So, even though I put everything I could into parenting and my child was very academically advanced, I thought his behavior problems were my fault—that I was a bad mother. Why would God trust me with one kid, let alone three? The fact that my son didn't know how to hold a conversation (instead of ranting about his latest obsession) and would flap his hands up and down as he constantly bounced when excited, was terrified of swimming/bathing, heights, having his mouth/teeth/ears touched, changing his clothes (especially his socks), having his nails trimmed, haircuts, loud noises, and any fruit/veggies other than fresh apples or canned green beans, and so much more... This was all my fault. As was the fact that when he was scared, he would clam up and couldn't think or talk, or how, on really bad days, I literally had to drag or carry him into the school office as he sobbed and wailed—where a staff member would physically restrain him until I was gone (after-which time, he would eventually calm down and be fine the rest of the school day. This went on for several grades). Rewards and bribery wouldn't work. Threats made everything worse.
Autism Speaks has a great resource guide, tool kits, and even a lets you do a simple online screening test. Headstart was a lifesaver for us! We didn't know about it until our other two were already in school, but it helped our youngest a LOT.
F.E.A.T. (Northern California, but also has great general resources in their Document Library, etc.)
Utah County's Stride Program, through Wasatch Mental Health, was an amazing program for our kids! Combining school and parental participation, it's a thirteen week program that helps kids with behavioral and social issues. If you live in Utah and qualify for the program, this is a MUST.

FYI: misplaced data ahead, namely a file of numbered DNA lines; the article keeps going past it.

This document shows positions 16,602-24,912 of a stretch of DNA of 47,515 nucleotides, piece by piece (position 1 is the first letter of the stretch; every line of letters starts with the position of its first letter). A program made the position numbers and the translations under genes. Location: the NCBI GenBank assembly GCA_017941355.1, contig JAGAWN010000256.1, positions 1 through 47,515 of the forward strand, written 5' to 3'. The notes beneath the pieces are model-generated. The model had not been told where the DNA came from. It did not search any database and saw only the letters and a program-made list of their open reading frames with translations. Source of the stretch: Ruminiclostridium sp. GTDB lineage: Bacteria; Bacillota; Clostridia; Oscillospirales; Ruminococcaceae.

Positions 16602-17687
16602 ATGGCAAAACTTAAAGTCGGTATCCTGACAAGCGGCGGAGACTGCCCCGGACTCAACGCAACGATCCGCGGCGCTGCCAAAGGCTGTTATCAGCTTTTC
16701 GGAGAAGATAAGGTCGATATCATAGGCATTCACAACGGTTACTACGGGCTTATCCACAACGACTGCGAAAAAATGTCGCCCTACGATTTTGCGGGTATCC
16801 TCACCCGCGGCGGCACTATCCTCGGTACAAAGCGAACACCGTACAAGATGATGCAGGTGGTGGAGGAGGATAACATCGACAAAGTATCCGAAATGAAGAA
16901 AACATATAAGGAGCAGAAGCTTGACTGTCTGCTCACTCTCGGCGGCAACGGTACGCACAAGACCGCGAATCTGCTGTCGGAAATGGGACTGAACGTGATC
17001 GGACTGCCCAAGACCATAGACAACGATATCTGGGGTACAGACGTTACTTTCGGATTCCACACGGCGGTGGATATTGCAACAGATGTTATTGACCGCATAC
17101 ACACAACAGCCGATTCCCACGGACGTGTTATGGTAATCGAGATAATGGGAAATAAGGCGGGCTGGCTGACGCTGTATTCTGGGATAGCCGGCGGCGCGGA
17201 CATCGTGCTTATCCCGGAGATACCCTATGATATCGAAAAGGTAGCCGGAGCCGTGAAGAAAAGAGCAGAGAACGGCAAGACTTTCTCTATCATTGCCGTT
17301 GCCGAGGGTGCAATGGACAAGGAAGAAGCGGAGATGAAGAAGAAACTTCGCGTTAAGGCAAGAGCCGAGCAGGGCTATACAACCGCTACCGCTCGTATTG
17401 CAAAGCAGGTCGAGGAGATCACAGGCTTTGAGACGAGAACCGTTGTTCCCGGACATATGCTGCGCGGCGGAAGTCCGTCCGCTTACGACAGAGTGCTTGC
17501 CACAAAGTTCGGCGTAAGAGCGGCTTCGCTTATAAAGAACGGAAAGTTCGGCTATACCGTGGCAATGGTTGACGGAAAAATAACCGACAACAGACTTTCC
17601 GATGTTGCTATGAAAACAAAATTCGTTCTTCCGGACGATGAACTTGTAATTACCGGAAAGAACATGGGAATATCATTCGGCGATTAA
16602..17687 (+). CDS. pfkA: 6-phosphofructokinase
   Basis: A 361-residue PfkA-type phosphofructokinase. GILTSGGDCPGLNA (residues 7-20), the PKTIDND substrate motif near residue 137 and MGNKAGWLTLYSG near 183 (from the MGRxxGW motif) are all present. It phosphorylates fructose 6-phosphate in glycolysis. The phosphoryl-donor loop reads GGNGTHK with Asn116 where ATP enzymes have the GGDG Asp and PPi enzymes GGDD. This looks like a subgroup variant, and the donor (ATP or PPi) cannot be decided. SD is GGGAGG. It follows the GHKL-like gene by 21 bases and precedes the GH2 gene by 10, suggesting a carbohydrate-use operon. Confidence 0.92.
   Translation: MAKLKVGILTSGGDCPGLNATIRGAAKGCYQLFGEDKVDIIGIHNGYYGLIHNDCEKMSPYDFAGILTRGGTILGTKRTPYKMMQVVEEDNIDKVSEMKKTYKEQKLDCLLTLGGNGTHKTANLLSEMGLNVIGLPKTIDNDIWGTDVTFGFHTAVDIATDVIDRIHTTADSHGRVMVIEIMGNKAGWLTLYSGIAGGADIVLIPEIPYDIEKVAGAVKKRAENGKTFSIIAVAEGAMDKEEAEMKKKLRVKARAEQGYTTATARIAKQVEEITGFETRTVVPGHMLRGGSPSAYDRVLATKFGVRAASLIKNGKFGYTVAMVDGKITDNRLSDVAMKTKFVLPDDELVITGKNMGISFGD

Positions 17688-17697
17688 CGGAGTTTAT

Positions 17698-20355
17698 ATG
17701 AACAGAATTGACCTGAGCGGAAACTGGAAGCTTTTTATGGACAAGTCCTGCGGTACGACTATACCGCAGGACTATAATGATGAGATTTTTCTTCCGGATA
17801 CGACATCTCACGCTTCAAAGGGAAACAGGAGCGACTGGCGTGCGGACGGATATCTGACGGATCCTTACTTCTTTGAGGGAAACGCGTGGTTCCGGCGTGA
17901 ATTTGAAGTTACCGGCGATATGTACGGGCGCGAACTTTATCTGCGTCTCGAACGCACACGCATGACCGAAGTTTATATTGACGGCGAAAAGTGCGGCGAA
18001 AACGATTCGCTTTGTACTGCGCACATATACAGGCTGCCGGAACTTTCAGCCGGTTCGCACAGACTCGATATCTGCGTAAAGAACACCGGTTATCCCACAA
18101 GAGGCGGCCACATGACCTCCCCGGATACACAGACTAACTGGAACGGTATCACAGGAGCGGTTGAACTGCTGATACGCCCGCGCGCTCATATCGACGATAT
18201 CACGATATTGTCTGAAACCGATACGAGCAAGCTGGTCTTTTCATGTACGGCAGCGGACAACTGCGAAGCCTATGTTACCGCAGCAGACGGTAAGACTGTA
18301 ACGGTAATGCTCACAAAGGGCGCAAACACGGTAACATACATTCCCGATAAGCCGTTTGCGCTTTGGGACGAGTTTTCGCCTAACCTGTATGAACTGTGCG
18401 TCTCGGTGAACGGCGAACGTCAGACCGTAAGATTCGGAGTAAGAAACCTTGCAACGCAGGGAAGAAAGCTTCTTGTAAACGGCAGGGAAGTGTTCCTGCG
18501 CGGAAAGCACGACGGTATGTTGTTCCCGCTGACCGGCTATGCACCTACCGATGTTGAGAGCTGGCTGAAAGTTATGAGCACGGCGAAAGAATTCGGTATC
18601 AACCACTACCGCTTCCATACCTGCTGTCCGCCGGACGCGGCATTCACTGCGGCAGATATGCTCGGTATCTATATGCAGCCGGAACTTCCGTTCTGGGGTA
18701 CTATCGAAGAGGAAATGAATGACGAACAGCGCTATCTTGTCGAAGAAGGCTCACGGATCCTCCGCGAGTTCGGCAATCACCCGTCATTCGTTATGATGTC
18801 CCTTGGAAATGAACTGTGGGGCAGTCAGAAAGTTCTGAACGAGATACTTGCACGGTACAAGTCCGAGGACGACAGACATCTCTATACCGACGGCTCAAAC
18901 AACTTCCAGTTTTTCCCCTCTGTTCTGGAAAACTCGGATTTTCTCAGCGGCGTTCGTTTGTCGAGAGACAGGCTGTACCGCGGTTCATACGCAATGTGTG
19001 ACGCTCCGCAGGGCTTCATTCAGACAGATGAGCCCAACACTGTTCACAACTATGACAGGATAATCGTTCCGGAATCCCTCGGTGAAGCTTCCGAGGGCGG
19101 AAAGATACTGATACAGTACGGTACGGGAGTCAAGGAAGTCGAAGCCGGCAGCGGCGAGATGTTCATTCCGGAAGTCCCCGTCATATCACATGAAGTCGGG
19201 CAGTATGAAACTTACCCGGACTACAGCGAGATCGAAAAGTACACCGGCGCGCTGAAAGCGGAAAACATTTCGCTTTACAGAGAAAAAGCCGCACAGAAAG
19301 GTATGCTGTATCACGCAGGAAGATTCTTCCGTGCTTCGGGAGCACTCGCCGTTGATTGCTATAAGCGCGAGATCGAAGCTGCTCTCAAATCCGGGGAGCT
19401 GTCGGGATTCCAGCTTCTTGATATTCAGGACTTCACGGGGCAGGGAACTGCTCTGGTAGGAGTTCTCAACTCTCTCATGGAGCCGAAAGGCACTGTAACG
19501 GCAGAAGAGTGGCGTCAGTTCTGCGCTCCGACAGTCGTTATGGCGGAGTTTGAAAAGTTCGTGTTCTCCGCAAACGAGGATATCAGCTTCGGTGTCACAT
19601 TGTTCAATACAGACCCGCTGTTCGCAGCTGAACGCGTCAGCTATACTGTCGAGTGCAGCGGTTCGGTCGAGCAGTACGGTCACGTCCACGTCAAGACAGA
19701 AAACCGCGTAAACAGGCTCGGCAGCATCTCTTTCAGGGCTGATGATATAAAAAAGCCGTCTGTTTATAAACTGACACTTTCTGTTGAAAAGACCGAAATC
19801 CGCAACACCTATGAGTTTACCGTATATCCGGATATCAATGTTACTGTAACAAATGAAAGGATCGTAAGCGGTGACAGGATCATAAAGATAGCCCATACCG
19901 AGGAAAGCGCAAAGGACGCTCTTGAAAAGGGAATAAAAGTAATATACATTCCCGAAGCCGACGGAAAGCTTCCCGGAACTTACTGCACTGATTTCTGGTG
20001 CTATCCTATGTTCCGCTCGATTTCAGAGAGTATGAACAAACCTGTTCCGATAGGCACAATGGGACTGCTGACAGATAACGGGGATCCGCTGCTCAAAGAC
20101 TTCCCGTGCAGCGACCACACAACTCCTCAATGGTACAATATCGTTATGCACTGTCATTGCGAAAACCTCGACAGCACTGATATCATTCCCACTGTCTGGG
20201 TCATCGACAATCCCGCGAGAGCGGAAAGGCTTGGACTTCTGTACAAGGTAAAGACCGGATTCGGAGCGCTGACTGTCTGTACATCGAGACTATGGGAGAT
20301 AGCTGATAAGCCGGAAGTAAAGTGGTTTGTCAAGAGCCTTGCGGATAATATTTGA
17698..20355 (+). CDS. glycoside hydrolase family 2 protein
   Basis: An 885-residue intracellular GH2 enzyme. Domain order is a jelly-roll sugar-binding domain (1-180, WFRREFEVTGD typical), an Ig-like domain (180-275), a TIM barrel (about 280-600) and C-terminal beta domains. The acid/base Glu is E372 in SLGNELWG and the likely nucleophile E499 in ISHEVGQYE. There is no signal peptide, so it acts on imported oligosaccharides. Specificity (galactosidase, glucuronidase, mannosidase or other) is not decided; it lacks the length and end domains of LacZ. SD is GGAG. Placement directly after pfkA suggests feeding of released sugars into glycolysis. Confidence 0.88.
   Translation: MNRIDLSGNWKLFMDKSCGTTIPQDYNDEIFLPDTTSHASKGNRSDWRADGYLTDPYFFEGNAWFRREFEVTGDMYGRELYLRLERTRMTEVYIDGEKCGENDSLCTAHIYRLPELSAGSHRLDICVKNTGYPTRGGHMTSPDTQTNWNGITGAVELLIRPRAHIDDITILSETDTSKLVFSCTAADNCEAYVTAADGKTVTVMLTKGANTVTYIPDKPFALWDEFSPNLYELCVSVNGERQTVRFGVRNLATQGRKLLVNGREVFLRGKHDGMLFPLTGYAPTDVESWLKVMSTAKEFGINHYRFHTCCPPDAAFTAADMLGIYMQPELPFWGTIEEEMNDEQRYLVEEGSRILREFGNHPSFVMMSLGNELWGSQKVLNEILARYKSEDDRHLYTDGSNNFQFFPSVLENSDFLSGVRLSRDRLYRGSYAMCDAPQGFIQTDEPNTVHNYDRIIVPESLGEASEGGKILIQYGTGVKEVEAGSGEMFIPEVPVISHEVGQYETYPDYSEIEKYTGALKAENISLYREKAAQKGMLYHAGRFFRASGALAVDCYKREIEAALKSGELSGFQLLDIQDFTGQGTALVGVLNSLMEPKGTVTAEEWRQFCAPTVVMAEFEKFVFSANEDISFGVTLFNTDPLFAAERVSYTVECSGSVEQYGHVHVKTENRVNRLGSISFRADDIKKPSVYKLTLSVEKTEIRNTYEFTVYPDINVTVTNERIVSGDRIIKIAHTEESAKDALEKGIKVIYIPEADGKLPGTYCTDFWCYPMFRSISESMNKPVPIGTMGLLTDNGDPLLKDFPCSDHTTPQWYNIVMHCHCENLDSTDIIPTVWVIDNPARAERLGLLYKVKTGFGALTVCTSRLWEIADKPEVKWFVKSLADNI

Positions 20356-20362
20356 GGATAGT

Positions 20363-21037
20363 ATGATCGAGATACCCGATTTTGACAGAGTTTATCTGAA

Emma's Worry Clouds by Annabella Hagen, LCSW, RPT-S, should be in every family's library. It teaches kids and parents about anxiety and coping techniques in a cute, imaginative, and fun way. Anxiety has been a huge struggle for me and my family (both for those of us with autism and those without), so when I heard about this book, I knew it was going to be a must read!
Transforming the Difficult Child by Howard Glasser puts a refreshing spin on both parenting and teaching and reveals new techniques and strategies that create thoroughly positive behaviors. I can't tell you how many times the instructors at STRIDE told us to read this book! They said that most of their curriculum was based on this book's approach to parenting and teaching.
The Entitlement Trap by Richard and Linda Eyre is another that came to me highly recommended by the STRIDE program. It teaches how to raise responsible children in an age of instant gratification.
by Temple Grandin When people mention books about autism, they Temple Grandin's name usually comes up, and for good reason! :)
In this unprecedented book, Grandin delivers a report from the country of autism. Writing from the dual perspectives of a scientist and an autistic person, she tells us how that country is experienced by its inhabitants and how she managed to breach its boundaries to function in the outside world. What emerges in Thinking in Pictures is the document of an extraordinary human being, one who, in gracefully and lucidly bridging the gulf between her condition and our own, sheds light on the riddle of our common identity.
Look me in the Eye by John Elder Robison, a "darkly funny memoir" of a man's experiences living with autism.
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I'm a mom in Fairfield, CA, overcoming mental illness and crazy health problems to pull my family out of poverty and live my dreams as an author.
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Medical information is based on my own beliefs and experience. Nothing on this site should be used instead of professional medical advice.
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